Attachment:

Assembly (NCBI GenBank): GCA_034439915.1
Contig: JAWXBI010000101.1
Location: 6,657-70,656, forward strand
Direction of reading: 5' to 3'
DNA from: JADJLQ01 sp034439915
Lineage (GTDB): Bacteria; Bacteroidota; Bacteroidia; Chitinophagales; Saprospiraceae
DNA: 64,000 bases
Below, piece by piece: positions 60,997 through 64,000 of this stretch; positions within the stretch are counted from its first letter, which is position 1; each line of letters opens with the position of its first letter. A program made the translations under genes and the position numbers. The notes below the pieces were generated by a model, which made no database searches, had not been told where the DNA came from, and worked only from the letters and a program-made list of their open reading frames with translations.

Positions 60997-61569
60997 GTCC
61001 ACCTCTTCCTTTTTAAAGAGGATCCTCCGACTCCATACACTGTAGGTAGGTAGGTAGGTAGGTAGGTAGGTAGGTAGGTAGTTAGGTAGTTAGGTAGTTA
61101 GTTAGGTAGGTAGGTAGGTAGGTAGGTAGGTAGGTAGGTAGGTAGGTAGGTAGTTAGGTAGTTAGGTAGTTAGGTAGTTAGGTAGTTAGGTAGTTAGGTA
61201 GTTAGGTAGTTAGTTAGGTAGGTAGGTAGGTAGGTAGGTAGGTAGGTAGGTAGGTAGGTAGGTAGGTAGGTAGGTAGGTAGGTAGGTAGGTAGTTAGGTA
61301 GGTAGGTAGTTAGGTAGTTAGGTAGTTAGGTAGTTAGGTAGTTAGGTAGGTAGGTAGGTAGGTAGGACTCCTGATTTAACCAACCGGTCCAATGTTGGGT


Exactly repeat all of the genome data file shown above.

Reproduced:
Assembly (NCBI GenBank): GCA_034439915.1
Contig: JAWXBI010000101.1
Location: 6,657-70,656, forward strand
Direction of reading: 5' to 3'
DNA from: JADJLQ01 sp034439915
Lineage (GTDB): Bacteria; Bacteroidota; Bacteroidia; Chitinophagales; Saprospiraceae
DNA: 64,000 bases
Below, piece by piece: positions 60,997 through 64,000 of this stretch; positions within the stretch are counted from its first letter, which is position 1; each line of letters opens with the position of its first letter. A program made the translations under genes and the position numbers. The notes below the pieces were generated by a model, which made no database searches, had not been told where the DNA came from, and worked only from the letters and a program-made list of their open reading frames with translations.

Positions 60997-61569
60997 GTCC
61001 ACCTCTTCCTTTTTAAAGAGGATCCTCCGACTCCATACACTGTAGGTAGGTAGGTAGGTAGGTAGGTAGGTAGGTAGGTAGTTAGGTAGTTAGGTAGTTA
61101 GTTAGGTAGGTAGGTAGGTAGGTAGGTAGGTAGGTAGGTAGGTAGGTAGGTAGTTAGGTAGTTAGGTAGTTAGGTAGTTAGGTAGTTAGGTAGTTAGGTA
61201 GTTAGGTAGTTAGTTAGGTAGGTAGGTAGGTAGGTAGGTAGGTAGGTAGGTAGGTAGGTAGGTAGGTAGGTAGGTAGGTAGGTAGGTAGGTAGTTAGGTA
61301 GGTAGGTAGTTAGGTAGTTAGGTAGTTAGGTAGTTAGGTAGTTAGGTAGGTAGGTAGGTAGGTAGGACTCCTGATTTAACCAACCGGTCCAATGTTGGGT